Edmondson’s critics say there’s another factor at work: the attorney general’s friendship with SBC lobbyist Mike Turpen.
The two men go back more than 20 years, to when Turpen was district attorney in Muskogee County and Edmondson was one of his deputies. Outside of work, Edmondson directed Turpen in a local theater performance of “Arsenic and Old Lace.” Turpen, a former state attorney general, is one of Edmondson’s largest fund-raisers.
San Antonio-based SBC is among a handful of phone companies mounting an aggressive lobbying campaign to prevent WorldCom from emerging from bankruptcy protection with the competitive advantage of much less debt. Edmondson happens to agree, saying his sense of fair play is offended by the prospect that WorldCom could end up “stronger than other companies out there that have not broken the law.”
But he bristles when asked about Turpen. Yes, they discussed WorldCom’s bankruptcy advantage. But he insists his friend didn’t have any undue influence on his thinking.
Turpen told a Tulsa, Okla., radio station Friday that “when it comes to decisions like this ... nobody tells Drew Edmondson what to do and how to do it,” according to Associated Press.
Personal connections to people with a stake in law enforcement are to some extent unavoidable in a state with just 3 million residents. In the Oklahoma capital, where the seat of government stands across from blanched grass under an oil well, passersby nod to strangers on the street.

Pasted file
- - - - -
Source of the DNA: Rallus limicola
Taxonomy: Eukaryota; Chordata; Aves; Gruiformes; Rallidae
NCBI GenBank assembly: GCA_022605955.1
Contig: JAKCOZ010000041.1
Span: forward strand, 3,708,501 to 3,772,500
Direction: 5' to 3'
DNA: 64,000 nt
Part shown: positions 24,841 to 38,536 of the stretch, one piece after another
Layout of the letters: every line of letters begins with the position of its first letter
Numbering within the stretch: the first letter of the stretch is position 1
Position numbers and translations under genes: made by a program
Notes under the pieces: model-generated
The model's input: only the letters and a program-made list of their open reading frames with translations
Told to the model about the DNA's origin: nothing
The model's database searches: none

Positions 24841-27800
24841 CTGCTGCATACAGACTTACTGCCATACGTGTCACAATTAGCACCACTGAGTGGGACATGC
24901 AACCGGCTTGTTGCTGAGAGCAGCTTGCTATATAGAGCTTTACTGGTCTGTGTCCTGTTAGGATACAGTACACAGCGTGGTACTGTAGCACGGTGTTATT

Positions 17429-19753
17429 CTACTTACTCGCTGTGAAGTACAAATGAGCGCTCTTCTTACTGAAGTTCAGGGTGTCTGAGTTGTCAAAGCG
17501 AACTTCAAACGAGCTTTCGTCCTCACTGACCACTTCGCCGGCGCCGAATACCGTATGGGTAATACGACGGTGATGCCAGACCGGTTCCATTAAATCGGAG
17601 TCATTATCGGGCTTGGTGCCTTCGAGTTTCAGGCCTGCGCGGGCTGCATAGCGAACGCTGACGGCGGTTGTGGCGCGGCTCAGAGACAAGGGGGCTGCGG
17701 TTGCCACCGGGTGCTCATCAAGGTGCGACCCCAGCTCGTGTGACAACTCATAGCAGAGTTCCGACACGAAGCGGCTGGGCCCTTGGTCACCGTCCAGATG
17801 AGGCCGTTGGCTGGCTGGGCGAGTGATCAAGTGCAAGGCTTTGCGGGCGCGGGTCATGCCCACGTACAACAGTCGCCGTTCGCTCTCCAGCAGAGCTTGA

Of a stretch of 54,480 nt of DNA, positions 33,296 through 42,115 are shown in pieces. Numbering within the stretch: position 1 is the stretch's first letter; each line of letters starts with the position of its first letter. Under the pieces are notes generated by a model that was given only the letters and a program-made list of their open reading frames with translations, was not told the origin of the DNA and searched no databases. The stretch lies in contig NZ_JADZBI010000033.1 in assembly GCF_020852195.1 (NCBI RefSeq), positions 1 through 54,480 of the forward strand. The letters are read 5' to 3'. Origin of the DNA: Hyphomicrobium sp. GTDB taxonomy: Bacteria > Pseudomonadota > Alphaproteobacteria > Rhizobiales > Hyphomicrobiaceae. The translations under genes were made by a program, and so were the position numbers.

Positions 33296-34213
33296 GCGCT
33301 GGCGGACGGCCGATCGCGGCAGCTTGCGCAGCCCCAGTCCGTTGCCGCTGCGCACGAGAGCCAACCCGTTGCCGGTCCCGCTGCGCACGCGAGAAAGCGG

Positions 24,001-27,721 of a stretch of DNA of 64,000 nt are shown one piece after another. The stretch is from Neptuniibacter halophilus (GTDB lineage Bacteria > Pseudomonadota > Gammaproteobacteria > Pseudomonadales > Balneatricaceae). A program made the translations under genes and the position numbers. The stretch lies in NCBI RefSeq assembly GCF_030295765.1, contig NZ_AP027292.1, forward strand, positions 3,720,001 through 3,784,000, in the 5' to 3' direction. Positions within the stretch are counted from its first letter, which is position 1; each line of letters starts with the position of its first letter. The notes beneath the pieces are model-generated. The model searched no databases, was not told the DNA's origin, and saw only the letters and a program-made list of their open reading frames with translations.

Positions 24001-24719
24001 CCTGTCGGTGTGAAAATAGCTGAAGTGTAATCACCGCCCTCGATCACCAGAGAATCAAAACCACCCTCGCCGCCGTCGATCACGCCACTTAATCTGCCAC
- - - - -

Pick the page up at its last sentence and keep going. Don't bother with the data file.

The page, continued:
But even small states can make a difference in white-collar prosecutions. If Edmondson wins criminal convictions against Ebbers and other WorldCom executives, other states may be emboldened to follow suit -- with or without the blessing of the Justice Department.
For the time being, though, officials in other states will wait and see how Edmondson does.
“I hope that serious punishment is forthcoming” for WorldCom, California Atty. Gen. Bill Lockyer said.
Edmondson professes not to care about whether his actions this week will initiate a trend.
“It’s an interesting question,” he said. “But it doesn’t matter to me.”